Volume 3, Issue 3, 2013
Table of Contents
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Florence Martin, O. Jerome Haskins, Robin Brooks, and Tara Bennett
Abstract: This paper presents an interactive multimedia instructional module developed to provide a walking tour of historic downtown Wilmington. This module was built following the systematic instructional design process including the steps of analysis, design, development, implementation, and evaluation. The purpose of this paper is to showcase the different steps that went into building the Interactive Multimedia Instructional Module. Adobe Flash was used to create the multimedia program. This project will benefit those who teach computer-based instruction and those who are considering building multimedia products.
Keywords: Multimedia Development; Computer Based Instruction; Computer Assisted Instruction; Design and Development; Walking Tour; Multimedia Learning
Gayle V. Davidson-Shivers, Joyce M. Guest, and W. Darlene Bush
Abstract: The idea that online debates are beneficial to promote learning is not new. Yet, students do not actively partici-pate or participate as well as anticipated. Two factors that may affect participation are instructor guidance and interaction. For this case study, two instructors taught sections of the same course, but with different approaches. Both instructors provided similar guidance as how students should participate in the debates. They also interacted with students through various communication tools; however, one participated in the discussions (Overt Approach) and the other did not (Covert Approach). A content analysis of embedded statements in three debates was conducted. The highest statement frequencies were in the first debate in Unit 3 for both Approaches. The Overt Approach had higher frequencies than the Covert Approach in the second debate in Unit 9; this observation was reversed in final debate in Unit 13. Substantive statements, prevalent across debates for both Approaches, appeared to promote student participation. However, the Cov-ert Approach had significantly more Substantive statements of Elaborate in the Unit 3 Debate and Critique and Evidence in Unit Debate 13 than found in the Overt Approach. The Overt Approach yielded higher Non-Substantive statements of Side-track than found in the Covert Approach overall.
Keywords: Online debates, distance learning, student engagement, overt instructor interaction, covert instructor interaction.
Carrie Lewis, Jason Lancaster, Wilhelmina Savenye, and Nancy Haas.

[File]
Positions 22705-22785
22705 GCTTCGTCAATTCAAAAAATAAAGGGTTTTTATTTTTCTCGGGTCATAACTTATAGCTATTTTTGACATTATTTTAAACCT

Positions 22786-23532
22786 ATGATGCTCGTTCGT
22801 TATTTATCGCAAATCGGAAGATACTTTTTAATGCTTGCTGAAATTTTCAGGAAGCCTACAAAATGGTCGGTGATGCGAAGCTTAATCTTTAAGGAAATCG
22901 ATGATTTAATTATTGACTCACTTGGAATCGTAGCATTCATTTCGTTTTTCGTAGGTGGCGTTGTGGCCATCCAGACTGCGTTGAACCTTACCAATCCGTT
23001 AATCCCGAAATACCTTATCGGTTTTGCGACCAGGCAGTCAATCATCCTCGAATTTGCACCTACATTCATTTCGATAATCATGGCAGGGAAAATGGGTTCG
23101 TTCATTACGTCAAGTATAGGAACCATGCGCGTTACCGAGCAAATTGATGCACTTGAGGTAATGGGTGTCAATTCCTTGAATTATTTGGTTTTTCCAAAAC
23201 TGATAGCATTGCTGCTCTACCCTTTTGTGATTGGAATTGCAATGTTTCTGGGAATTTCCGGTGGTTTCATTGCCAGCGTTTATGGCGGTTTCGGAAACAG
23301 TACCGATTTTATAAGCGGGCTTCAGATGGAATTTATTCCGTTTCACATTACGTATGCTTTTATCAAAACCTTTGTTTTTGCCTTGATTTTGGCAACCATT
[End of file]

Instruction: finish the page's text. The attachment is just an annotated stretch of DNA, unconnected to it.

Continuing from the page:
Abstract: A formative evaluation of the Balance of Power game and curriculum was conducted at a junior high school in a large southwestern metropolitan area. The evaluation consisted of a pretest, lesson, game play, posttest, attitudinal survey, second posttest, interview and observation in order to determine the effectiveness of the Balance of Power game and lesson curriculum. There was an increase in mean performance test scores from pretest to posttest 1 and pretest to posttest 2. Overall, student and teacher ratings of the program were favorable.
Keywords: civics, iCivics, gaming, evaluation, middle-school curriculum
Steven J. Zuiker
Abstract: Many approaches to instructional design engage users in imagining possibilities for themselves and a community’s view of the world in addition to showing or explaining that world to them. As a case in point, many videogames exemplify the idea that learning how to “be” a kind of person, or professional (e.g., soldier, doctor, thief), accompanies how to “do” the range of skillful practices associated with a particular discipline. However, whether and how these novel design affordances inform the study and practice of instructional design remains an open question. This essay explores specific opportunities for expanding assessment practices, particularly for formative purposes as players transition between and beyond educational videogame experiences. To this end, it considers information, evidence, and assessment with respect to educational videogames, attendant arguments for expanding assessment practices, one design that embodies these arguments, and implications of the work for instructional design.
Keywords: assessment, video games, multimedia instruction
Kim C. Huett
Leslie Moller and Douglas M. Harvey
Abstract: Have you ever wondered who reads the Journal of Applied Instructional Design? This two-page summary describes the readership of JAID from early 2011 through December 31, 2013. Statistics derived from Google Analytics of the website are presented. Highlights: There were over 11,000 site visits by over 8,000 unique visitors. Maps describing the cities and nations of readers are presented.